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Fig. 8. Failure probability versus m(mP = 1 W; = 3; = 3).

of correctly receiving the packet. Similar behavior, but with different optimal values of , is observed for different values of or the total transmission power. Due to space limitations, further results are omitted. V. ENERGY CONSUMPTION ANALYSIS

Fig. 7. Failure probability versus (h = 5; m = 3; = 3).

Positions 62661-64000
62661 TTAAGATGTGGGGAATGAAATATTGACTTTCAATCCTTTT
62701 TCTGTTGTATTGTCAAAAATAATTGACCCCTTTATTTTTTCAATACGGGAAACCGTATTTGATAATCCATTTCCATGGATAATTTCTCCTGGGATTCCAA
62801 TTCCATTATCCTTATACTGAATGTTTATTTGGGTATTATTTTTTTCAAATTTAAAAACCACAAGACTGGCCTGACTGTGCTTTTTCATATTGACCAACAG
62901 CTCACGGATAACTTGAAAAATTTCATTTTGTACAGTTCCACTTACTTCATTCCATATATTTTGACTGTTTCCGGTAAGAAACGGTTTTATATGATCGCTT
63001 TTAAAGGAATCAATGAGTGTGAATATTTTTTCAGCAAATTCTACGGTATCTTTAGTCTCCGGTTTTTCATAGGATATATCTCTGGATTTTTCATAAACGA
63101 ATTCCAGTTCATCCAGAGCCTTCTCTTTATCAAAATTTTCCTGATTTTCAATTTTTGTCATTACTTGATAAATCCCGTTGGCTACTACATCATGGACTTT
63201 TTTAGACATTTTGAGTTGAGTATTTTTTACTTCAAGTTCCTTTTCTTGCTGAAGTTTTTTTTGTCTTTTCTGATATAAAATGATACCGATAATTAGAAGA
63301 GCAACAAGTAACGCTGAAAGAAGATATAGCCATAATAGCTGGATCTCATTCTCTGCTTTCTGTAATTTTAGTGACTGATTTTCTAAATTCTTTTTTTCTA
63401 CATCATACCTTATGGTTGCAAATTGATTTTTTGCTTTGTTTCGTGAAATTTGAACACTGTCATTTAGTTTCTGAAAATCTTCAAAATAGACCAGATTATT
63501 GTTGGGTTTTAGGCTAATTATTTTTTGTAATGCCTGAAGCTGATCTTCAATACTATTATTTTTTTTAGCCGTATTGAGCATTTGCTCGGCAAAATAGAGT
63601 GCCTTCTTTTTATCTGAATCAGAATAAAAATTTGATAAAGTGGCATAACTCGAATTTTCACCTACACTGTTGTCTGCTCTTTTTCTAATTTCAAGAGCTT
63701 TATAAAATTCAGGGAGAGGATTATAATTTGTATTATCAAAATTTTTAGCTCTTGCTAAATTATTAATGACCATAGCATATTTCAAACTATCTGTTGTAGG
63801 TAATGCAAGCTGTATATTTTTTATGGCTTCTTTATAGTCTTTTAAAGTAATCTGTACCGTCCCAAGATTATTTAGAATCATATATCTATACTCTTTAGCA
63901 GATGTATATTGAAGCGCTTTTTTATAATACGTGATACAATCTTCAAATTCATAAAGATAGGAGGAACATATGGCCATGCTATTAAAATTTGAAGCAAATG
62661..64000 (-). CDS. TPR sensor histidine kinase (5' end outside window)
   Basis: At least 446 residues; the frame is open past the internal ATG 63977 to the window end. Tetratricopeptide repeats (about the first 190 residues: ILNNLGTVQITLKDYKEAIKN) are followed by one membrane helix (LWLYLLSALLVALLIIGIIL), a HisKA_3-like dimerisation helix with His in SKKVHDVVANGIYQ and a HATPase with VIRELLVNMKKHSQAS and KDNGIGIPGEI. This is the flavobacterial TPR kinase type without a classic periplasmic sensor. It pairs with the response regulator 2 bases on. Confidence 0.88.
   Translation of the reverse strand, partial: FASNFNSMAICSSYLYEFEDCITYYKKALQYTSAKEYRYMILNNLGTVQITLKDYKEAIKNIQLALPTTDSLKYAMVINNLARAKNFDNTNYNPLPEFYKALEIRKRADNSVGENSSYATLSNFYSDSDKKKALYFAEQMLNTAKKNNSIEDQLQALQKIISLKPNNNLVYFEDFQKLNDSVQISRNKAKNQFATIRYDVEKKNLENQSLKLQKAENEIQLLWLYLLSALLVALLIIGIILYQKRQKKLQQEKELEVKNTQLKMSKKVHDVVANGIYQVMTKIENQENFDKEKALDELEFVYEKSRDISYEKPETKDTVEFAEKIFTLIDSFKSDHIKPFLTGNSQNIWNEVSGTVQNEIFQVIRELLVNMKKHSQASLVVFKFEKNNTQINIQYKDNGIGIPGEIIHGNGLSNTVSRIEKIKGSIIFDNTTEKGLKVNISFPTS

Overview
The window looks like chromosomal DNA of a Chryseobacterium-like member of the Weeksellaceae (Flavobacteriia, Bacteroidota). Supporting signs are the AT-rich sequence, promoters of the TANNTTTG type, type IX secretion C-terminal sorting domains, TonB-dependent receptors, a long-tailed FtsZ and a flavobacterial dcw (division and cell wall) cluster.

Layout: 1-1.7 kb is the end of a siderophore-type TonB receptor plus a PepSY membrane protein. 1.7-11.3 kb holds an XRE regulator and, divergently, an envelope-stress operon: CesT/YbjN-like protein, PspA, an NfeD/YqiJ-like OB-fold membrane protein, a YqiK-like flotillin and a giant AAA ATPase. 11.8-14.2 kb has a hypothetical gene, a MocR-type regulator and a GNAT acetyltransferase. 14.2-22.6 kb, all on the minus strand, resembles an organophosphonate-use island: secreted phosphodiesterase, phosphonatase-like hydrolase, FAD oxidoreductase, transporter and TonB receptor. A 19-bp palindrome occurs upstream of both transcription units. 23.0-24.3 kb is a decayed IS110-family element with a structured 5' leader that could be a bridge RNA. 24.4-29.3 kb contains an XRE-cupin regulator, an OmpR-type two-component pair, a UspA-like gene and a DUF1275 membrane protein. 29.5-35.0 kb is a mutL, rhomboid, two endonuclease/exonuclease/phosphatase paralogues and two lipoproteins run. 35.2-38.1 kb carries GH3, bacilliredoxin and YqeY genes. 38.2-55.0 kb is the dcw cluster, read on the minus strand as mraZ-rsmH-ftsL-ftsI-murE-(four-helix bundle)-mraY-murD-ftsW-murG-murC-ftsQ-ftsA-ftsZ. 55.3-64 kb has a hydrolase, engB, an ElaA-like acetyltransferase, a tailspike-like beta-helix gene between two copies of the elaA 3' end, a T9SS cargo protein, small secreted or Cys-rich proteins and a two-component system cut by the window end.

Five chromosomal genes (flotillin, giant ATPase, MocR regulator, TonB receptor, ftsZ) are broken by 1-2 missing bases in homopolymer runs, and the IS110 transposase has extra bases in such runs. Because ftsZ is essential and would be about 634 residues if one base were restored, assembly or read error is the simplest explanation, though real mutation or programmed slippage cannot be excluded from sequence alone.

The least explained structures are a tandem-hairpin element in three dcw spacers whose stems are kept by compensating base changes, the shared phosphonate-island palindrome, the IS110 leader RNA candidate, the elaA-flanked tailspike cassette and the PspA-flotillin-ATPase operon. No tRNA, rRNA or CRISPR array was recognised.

Next, we plot in Fig. 7 the failure probability versus for and . different transmission power levels, where The failure probability increases as increases since, as increases, the received power decreases and the probability failure increases. The failure probability of our protocol is lower compared to the other protocols—by a factor of up to 100 compared to the disjoint-paths scheme, and by a factor of up to 10 000 compared to the CAN protocol and the one-path scheme. The reason for the relatively poor performance of CAN is that the received signal at the receiver node in the CAN protocol consists mainly of the closest sending node’s transmitted signal, as the other cooperating nodes are much further away. If a node fails to receive a packet, this has a large effect on the probability of success in the next hop when this node becomes the closest node to the receiver node. In Fig. 8, we plot the failure probability versus , for , where we fix the total transmission power W. The failure probability of our cooperative protocol decreases ; then, the as we increase the number of nodes until failure probability increases. Thus, there is an optimal value of , which minimizes the failure probability. When increases, there are more receiving nodes, and the probability of receiving more copies of the packet increases. On the other hand, increasing decreases the transmission power per node as the total transmission power is fixed. This results in smaller received power level at each receiver node and hence smaller probability